Brno Bronze MalomericeCeltic Art Plastic Style
Figure 6.2 Relief style arm- and ankle-rings. A: Klettham, Bavaria. Photo: Archäologische Staatssammlung, Museum für Vor- und Frühgeschichte, Munich. B: Tarn, southern France. Museé des Antiquités Nationales. Photo: RMN, Paris © René-Gabriel Ojéda.

A distinctive component of the female grave assemblages of this second phase of the Bohemian Plastic Style is the inclusion of bronze and iron belt-chains. Belt-hooks and attachments are known from the Hallstatt Iron Age, but the latter must have been part of a perishable belt, made, for example, of leather. The Bohemian La Tene belts are more elaborately constructed of plates and rings, linked in a symmetrical series, with the hook itself cast in the shape of an animal's head (Figure 6.1, 5). The belt was fastened by inserting the hook into whichever of the rings in the series afforded the correct tension around the wearer's waist. The penultimate ring and its terminal pendants were suspended from the third plate back from the belt-hook, so that the surplus chain hung ornamentally at the waist. The zoomorphic terminals are typically of two varieties. Both display rather stylized, rounded ears projecting upwards from the hookend, but one variant has a roundly-modelled muzzle with straight mouth, the other has a simpler muzzle, curving and plain. On some of the more elaborate examples the more visible front plates are embellished with red enamel in champleve settings. The use of enamel is evidently a fashion of the later La Tene in eastern Central Europe, since examples, together with evidence of enamel working itself, have been found from the Bohemian oppida horizon. A particularly fine belt-chain, with exceptionally virtually all its plates enamelled, was found at the oppidum of Stradonice. This and allied examples from the Carpathian Basin are unlikely to date much earlier than the beginning of the second century bc, and hence represent the later period of currency of Plastic Style ornament.

In Kruta's analysis, the Bohemian Plastic Style comes to an end in the second century bc, its decline being part of a profound social change that sees the rise of the late La Tene oppida. He particularly remarked the spatial displacement reflected in the distribution of early La Tene material in the southern highlands and that of the Plastic Style, which occupies the lowlands of the north and north-east, and the fact that the oppida are located broadly within the zone of the former rather than the latter. The immediate reason for this is that the Plastic Style artefacts come from the flat grave cemeteries of the north and north-east, whereas the southern highlands are characterized by small tumulus burials, but the distributional contrast is significant nevertheless. Trying to interpret these regional patterns is not easy, and we should certainly avoid simplistic equations based upon historical accounts of population migrations that were fashionable half a century ago. Plainly dynamic processes of interaction, including invasions and mercenary activity, could have been factors in the creation of the artistic achievements of the Bohemian and middle Danubian workshops, and the novel types and styles that characterized their output. But there remain many unresolved questions regarding the relationships between and within those various regional groups, as well as questions regarding their relationship with the Hellenistic and outside world.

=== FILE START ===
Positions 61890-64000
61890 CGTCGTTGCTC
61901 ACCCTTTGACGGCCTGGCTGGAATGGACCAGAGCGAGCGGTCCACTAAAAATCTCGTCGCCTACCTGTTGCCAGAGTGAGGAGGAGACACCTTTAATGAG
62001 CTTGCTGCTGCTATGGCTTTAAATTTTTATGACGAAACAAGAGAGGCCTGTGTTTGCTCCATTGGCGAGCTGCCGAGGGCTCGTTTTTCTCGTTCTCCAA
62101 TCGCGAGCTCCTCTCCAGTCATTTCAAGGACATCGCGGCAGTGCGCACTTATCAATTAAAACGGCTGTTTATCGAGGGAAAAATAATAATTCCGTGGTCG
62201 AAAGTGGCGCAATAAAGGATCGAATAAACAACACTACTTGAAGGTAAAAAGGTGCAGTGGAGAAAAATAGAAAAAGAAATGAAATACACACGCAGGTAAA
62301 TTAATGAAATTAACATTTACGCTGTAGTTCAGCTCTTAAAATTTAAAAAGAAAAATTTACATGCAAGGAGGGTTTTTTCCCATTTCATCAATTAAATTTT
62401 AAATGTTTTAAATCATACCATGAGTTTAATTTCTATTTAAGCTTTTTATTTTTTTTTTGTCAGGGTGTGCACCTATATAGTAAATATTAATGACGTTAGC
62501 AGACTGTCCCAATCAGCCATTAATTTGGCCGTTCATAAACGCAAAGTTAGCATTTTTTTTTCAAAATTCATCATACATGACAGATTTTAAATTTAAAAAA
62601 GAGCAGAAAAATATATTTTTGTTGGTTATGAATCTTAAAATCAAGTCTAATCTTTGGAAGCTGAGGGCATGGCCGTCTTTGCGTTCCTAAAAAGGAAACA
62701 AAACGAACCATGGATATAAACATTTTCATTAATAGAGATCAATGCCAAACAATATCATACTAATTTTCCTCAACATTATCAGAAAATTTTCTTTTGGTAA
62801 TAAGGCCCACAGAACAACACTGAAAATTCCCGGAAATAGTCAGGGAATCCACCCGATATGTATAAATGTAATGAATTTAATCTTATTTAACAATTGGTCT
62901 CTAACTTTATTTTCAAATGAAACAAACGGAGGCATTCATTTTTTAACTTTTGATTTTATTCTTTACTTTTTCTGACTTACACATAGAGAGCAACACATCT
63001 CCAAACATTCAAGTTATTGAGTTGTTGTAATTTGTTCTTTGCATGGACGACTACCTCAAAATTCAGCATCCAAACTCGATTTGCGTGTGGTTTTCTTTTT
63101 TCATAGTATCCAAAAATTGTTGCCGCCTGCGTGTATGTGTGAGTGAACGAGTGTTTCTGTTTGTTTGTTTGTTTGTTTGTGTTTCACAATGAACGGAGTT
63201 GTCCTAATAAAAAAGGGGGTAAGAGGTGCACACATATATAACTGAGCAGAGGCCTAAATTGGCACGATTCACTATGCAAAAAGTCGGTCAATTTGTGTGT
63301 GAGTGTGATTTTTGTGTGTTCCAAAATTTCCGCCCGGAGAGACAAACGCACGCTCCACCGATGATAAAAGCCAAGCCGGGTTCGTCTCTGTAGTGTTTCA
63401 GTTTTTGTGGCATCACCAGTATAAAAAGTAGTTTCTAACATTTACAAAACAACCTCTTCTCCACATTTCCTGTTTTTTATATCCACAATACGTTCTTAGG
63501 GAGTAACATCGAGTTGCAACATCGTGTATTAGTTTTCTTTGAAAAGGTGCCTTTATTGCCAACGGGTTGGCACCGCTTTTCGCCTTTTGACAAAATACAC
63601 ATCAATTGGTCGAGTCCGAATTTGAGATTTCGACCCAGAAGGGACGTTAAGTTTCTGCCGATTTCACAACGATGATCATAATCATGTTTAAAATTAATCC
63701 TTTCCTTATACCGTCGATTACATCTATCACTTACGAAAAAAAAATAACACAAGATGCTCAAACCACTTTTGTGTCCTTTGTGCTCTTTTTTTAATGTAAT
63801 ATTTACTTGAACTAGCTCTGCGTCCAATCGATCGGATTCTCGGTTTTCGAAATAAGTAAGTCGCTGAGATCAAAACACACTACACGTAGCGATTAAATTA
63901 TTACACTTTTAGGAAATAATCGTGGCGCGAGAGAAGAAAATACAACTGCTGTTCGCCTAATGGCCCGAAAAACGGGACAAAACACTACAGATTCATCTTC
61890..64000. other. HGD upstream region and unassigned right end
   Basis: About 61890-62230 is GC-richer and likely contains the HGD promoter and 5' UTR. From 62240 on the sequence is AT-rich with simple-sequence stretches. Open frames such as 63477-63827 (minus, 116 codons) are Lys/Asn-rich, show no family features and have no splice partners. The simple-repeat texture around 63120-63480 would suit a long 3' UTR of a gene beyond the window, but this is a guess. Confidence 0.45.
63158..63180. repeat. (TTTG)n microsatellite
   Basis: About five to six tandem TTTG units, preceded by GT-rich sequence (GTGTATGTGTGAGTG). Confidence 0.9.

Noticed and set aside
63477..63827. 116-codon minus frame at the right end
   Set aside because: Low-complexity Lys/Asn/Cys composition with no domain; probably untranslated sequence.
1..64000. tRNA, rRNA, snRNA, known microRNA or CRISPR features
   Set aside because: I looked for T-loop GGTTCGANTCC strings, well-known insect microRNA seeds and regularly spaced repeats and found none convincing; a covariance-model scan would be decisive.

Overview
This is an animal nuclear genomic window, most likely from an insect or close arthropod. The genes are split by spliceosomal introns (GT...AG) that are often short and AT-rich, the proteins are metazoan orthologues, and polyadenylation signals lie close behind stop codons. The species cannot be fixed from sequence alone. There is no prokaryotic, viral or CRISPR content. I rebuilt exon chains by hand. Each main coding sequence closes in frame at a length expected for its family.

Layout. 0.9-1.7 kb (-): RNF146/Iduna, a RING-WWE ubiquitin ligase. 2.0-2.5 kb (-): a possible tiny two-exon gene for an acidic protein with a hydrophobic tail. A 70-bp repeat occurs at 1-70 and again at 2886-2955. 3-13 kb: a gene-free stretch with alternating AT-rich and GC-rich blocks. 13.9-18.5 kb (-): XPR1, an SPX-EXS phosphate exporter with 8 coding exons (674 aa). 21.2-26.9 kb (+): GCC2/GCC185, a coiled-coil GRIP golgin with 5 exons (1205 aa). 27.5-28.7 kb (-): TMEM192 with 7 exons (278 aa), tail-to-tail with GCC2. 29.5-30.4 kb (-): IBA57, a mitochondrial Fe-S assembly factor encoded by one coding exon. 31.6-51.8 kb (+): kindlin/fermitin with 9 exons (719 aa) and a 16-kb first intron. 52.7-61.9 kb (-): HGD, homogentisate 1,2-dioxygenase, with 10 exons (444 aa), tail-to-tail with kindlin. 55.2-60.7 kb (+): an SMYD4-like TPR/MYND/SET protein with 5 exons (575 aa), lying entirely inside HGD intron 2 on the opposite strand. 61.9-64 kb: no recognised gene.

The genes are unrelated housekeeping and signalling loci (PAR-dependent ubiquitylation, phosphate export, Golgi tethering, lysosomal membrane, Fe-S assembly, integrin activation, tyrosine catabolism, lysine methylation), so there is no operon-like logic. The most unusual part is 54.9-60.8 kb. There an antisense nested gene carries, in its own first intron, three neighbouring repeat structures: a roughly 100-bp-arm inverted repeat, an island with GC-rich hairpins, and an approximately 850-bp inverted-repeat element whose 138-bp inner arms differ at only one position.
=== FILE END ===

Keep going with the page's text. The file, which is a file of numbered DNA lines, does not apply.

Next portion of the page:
The three-dimensional moulded quality of the Plastic Style lends itself particularly well to the casting of zoomorphic heads of animals or birds, a theme in Celtic art that has a long pedigree. Megaw's 'Disney Style', reducing an image to its simple essentials, and exaggerating features such as the eyes, conveys an expression of humour or gloom, benign or malevolent, in much the same way that a cartoonist creates his caricatures. There are few better examples of this than the open-work mounts from the Malomerice cemetery at Brno in Moravia (Figure 6.3), a find which unfortunately lacks proper context, having been recovered in 1941 during construction work on the site of a flat,

Figure 6.3 Open-work mounts from Brno-Malomerice, with details enlarged. Adapted from Kruta (2004).